As I’ve noted previously, food prices are increasingly rapidly throughout the world, leading to civil unrest, and threatening to significantly increase malnourishment, if not outright starvation, in the developing world. Paul Collier, author of The Bottom Billion: Why The Poorest Countries are Failing and What Can Be Done About It, has some thoughts on how to help solve the problem, and why doing so might not be very popular:
The remedy to high food prices is to increase food supply, something that is entirely feasible. The most realistic way to raise global supply is to replicate the Brazilian model of large, technologically sophisticated agro-companies supplying for the world market. To give one remarkable example, the time between harvesting one crop and planting the next, in effect the downtime for land, has been reduced an astounding thirty minutes. There are still many areas of the world that have good land which could be used far more productively if it was properly managed by large companies. For example, almost 90% of Mozambique’s land, an enormous area, is idle.
Unfortunately, large-scale commercial agriculture is unromantic. We laud the production style of the peasant: environmentally sustainable and human in scale. In respect of manufacturing and services we grew out of this fantasy years ago, but in agriculture it continues to contaminate our policies. In Europe and Japan huge public resources have been devoted to propping up small farms. The best that can be said for these policies is that we can afford them. In Africa, which cannot afford them, development agencies have oriented their entire efforts on agricultural development to peasant style production. As a result, Africa has less large-scale commercial agriculture than it had fifty years ago. Unfortunately, peasant farming is generally not well-suited to innovation and investment: the result has been that African agriculture has fallen further and further behind the advancing productivity frontier of the globalized commercial model.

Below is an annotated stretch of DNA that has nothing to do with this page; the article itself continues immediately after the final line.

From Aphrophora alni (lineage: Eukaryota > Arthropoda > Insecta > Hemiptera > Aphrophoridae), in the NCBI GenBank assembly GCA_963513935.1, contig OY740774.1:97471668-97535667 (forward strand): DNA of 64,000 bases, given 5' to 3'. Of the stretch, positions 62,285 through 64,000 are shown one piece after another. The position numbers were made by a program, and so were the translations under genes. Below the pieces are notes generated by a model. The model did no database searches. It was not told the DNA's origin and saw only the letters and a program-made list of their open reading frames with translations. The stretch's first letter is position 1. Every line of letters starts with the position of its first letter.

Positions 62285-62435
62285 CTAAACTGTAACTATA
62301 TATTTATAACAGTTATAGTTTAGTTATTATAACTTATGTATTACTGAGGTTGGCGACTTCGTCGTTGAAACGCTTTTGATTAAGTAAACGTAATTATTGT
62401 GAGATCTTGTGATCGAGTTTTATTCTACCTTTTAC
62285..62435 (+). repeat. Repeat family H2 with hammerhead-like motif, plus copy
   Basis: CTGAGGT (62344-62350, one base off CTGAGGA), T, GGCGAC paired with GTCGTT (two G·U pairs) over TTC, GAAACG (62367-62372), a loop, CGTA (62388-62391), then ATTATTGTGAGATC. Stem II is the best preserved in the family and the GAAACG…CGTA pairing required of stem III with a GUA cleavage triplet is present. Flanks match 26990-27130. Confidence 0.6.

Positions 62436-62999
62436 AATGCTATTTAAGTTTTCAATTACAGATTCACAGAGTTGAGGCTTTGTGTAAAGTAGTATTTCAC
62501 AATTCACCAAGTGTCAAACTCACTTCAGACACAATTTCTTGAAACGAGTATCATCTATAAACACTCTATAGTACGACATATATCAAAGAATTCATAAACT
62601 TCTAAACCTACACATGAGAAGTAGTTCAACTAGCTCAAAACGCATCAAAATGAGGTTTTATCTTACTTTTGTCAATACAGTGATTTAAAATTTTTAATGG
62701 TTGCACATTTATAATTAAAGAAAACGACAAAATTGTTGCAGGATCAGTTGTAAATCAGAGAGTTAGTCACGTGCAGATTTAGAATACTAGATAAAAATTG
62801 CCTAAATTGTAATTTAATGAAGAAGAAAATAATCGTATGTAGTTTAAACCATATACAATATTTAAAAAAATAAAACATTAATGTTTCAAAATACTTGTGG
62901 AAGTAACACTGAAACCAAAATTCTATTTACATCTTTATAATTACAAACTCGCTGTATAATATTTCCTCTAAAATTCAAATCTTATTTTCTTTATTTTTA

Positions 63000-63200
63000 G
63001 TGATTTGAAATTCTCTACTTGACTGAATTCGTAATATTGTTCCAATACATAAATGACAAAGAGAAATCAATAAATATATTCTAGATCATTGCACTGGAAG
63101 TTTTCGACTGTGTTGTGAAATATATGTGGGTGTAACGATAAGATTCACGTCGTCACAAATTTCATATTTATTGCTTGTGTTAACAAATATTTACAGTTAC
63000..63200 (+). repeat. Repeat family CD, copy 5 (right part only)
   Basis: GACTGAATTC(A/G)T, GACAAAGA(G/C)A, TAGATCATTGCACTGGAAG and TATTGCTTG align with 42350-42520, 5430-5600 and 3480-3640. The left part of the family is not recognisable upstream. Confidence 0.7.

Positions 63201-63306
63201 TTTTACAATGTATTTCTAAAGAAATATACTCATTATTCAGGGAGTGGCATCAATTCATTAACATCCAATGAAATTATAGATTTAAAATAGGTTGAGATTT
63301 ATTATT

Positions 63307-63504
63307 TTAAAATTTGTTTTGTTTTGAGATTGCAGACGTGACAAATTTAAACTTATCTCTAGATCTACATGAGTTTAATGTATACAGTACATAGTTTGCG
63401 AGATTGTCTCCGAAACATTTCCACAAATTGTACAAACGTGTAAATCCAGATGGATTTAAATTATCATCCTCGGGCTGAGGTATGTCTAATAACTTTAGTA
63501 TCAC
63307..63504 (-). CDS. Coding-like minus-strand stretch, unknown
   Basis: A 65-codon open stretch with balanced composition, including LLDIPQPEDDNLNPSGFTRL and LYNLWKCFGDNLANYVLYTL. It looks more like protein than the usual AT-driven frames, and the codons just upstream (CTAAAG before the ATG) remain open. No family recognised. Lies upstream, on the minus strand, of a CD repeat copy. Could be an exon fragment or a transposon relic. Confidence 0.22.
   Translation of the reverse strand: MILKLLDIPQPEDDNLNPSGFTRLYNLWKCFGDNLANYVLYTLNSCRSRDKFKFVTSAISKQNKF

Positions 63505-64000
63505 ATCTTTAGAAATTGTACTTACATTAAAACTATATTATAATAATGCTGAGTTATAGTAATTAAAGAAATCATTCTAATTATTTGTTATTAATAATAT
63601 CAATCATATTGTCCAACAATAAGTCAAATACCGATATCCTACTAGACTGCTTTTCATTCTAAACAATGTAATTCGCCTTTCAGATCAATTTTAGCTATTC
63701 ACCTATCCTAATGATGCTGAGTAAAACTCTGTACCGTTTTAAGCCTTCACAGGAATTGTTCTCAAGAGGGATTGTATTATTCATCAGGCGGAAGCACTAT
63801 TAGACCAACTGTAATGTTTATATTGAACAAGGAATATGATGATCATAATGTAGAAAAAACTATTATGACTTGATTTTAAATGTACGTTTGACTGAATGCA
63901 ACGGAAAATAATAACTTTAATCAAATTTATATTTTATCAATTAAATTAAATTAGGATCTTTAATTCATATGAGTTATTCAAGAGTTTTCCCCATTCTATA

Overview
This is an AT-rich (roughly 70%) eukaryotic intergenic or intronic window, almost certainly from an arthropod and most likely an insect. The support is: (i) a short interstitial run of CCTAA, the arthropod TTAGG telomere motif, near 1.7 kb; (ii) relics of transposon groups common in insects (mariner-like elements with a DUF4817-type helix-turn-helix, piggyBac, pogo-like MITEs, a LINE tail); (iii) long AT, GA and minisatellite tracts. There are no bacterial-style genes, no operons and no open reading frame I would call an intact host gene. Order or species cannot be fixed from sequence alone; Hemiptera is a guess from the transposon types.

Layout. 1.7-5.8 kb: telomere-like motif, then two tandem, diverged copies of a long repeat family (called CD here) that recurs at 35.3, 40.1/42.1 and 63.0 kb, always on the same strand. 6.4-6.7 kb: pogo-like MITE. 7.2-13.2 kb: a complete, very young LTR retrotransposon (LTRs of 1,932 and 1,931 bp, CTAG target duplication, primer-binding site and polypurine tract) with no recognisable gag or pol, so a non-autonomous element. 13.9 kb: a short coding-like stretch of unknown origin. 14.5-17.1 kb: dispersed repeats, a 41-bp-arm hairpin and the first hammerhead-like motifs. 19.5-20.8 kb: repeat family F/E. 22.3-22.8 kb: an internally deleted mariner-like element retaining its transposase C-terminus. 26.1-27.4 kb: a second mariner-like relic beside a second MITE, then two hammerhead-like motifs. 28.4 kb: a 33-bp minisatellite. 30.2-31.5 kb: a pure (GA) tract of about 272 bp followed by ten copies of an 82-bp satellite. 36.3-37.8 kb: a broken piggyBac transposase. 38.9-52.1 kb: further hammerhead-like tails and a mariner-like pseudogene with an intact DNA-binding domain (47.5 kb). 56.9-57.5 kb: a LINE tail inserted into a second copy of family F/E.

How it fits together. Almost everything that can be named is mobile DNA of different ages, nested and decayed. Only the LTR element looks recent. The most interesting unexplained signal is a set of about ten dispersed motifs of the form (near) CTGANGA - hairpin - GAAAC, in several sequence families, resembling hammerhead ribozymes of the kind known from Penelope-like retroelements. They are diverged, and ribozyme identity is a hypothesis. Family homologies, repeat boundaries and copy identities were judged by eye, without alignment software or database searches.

While the policies needed for the long term have been befuddled by romanticism, the short term global response has been pure beggar-thy-neighbour. It is easier for urban slum dwellers to riot than for farmers: riots need streets, not fields. And so, in the internal tussles between the interests of poor consumers and poor producers, the interests of consumers have prevailed. Governments in grain-exporting countries have swung prices in favour of their consumers and against their farmers by banning exports. These responses further politicize and fragment an already confused global food market. They increase the risks of investing in commercial-scale food production and drive up prices further in the food-importing countries. Unfortunately, trade in agriculture has been the main economic activity to have resisted being subject to global rules. We need stronger and fairer globalization, not less of it.